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Class Notes – Henka

July 24, 2011

The next on the list – ka no kata. This lesson, we looked at ka no kata from a few aspects.

If we move out too far at the first tsuki, it’s too risky to head in with the ura shuto. So we’ve got two options:

A) do a switch-step as the opponent comes in with the second punch and catch him in the throat with the shuto;

B) rock forward to the front leg while bringing up the hand as a guard that keeps the opponent off us. The ura shuto starts to look like a hoko no kamae.

After this has clouted the other fellow in throat, we can continue with a musha dori on his first arm, or capture the other arm and do an uchi mata kind of throw. Both these moves require us to move quite a bit, but clouting someone in the throat with an ura shuto usually buys us enough time. 🙂

Principle: use the ura shuto or other strikes to set up the various torite techniques.

We also looked at adding in kicks. In some editions of the Tenchijin Ryaku no Maki, the chi ryaku has a set of kicks called the happo geri. You can practice them by themselves (holding on to your uke’s shoulders) but some people cannot go from there to recognizing opportunities to use them.

So we used the ura shuto as a set-up for some of the happo geri. The shuto hides the kick, but on your part you need to make sure you shift your weight correctly to your front leg so that you have less unneccesary movements to telegraph the kick.

You can see why I call the ura shuto the Bujinkan equivalent of the boxing jab. Like the jab, it links well with other techniques, such as musha dori, ganseki nage and uchi mata, as well as kicks. It also switches easily to a grab, such as in Shinden Fudo Ryu’s Gekkan. There are a few ways you can do this, my preference is to use ura shuto as kuzushi first to buy even more time for the kick and the O gyaku that follows. You can also add that into Hibari. (no, we didn’t try that in this lesson).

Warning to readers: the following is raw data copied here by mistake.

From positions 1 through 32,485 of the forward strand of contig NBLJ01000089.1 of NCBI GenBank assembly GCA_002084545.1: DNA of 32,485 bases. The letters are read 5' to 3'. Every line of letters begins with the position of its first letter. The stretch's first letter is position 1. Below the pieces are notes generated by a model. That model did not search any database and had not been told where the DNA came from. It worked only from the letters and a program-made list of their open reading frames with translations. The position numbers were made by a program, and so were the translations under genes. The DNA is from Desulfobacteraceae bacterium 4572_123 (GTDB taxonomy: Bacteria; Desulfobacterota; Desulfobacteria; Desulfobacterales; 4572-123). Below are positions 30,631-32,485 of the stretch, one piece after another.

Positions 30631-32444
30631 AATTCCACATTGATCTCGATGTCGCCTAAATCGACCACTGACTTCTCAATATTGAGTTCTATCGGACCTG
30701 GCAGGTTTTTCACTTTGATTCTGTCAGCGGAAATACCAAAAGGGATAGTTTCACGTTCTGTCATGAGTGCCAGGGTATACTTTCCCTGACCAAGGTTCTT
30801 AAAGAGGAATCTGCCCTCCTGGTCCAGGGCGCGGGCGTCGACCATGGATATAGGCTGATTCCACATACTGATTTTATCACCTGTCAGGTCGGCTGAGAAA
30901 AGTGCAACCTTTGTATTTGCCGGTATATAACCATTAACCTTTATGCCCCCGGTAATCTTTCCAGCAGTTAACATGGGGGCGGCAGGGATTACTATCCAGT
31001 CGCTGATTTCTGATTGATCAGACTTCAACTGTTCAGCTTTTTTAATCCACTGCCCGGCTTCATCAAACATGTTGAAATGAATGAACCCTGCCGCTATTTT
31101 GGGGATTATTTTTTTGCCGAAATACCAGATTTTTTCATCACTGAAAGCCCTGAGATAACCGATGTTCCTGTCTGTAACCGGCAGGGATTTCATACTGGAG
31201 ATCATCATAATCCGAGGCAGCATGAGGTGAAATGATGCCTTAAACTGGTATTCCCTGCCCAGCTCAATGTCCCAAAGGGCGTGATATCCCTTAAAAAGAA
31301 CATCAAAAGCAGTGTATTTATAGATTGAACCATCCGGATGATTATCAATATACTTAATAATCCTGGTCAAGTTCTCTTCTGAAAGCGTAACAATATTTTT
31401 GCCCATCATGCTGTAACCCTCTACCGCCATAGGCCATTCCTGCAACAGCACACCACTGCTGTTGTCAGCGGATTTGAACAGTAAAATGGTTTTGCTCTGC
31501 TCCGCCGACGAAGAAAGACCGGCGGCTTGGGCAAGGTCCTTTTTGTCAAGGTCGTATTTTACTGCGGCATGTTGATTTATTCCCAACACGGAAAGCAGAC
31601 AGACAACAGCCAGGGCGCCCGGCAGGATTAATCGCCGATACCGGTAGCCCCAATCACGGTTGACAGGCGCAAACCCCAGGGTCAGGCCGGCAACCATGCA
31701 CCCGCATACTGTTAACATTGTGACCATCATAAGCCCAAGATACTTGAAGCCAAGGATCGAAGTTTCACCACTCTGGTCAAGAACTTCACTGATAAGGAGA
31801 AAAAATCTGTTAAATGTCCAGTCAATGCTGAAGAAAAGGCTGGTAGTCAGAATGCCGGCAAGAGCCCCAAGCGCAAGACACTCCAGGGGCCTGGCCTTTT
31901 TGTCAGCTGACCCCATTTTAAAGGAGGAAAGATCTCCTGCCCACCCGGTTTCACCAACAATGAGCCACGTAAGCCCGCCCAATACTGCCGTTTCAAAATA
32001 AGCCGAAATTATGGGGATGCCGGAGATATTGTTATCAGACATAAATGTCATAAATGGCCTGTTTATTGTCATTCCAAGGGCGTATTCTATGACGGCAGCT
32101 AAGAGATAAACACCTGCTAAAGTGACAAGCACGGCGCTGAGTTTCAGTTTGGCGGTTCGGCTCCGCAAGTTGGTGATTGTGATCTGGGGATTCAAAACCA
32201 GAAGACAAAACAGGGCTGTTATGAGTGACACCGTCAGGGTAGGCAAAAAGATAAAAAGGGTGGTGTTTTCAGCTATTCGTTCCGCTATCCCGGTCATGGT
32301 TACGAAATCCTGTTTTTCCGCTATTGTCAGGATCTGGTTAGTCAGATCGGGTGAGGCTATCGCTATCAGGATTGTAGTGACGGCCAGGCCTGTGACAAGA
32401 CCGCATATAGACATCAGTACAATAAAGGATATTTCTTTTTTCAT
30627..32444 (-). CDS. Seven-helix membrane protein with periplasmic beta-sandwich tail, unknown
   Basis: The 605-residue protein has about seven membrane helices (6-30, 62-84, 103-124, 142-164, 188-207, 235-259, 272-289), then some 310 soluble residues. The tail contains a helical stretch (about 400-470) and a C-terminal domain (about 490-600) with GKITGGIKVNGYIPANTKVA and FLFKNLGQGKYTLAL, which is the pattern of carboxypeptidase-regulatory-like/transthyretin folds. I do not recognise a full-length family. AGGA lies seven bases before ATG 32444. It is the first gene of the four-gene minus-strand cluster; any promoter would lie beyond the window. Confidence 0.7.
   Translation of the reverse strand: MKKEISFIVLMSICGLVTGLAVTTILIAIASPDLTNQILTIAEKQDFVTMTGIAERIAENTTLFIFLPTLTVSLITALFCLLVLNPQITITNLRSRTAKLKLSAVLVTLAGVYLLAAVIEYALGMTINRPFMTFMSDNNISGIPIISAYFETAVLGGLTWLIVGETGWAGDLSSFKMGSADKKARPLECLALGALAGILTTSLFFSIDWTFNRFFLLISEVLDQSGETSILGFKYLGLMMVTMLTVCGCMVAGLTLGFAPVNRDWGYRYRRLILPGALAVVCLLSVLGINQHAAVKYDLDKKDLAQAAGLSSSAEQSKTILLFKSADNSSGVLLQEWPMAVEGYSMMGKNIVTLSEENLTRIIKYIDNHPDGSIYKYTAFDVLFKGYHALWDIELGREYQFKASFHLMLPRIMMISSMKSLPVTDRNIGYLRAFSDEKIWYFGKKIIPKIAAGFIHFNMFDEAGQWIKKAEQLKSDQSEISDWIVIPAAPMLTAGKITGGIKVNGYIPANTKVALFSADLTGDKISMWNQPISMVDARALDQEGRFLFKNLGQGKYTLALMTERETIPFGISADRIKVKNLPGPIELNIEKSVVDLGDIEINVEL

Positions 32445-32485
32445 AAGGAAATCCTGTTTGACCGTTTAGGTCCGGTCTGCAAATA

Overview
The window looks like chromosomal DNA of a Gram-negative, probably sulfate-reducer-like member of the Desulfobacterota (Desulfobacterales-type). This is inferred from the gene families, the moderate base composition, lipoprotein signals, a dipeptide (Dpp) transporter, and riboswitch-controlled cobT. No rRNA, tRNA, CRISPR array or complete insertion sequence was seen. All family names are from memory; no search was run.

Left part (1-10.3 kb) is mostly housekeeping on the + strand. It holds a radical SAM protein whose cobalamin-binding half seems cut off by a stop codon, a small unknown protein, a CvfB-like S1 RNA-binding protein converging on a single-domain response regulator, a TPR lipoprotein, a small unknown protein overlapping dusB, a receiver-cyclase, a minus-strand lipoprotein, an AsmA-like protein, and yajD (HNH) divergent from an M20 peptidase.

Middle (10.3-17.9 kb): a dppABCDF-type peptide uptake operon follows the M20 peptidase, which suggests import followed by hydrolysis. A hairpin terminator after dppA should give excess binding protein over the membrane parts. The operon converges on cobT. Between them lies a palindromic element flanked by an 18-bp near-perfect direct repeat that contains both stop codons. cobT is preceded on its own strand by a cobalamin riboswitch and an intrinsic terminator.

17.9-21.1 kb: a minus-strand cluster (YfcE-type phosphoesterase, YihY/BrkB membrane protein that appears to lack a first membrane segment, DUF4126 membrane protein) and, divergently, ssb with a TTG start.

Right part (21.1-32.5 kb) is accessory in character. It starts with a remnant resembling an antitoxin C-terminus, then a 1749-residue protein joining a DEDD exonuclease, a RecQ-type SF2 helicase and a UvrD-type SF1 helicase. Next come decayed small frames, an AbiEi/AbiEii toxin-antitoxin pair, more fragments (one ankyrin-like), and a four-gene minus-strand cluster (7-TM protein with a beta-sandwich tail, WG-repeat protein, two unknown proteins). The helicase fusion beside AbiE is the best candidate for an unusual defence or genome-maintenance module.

Conclusion: Again, the ten level students didn’t turn up, so we worked on more advanced stuff instead. I’ve got no problem with that, even though my original intention was to focus only on the basics. For now I mentally plan two sets of material for every lesson, ten level and chi level, so I am prepared regardless of whatever the student make-up is that particular lesson.

If you attended this particular lesson, use these notes as an outline for your practice. it will take quite a while before all these henka become second nature. Keep practicing until they do!


From → bujinkan

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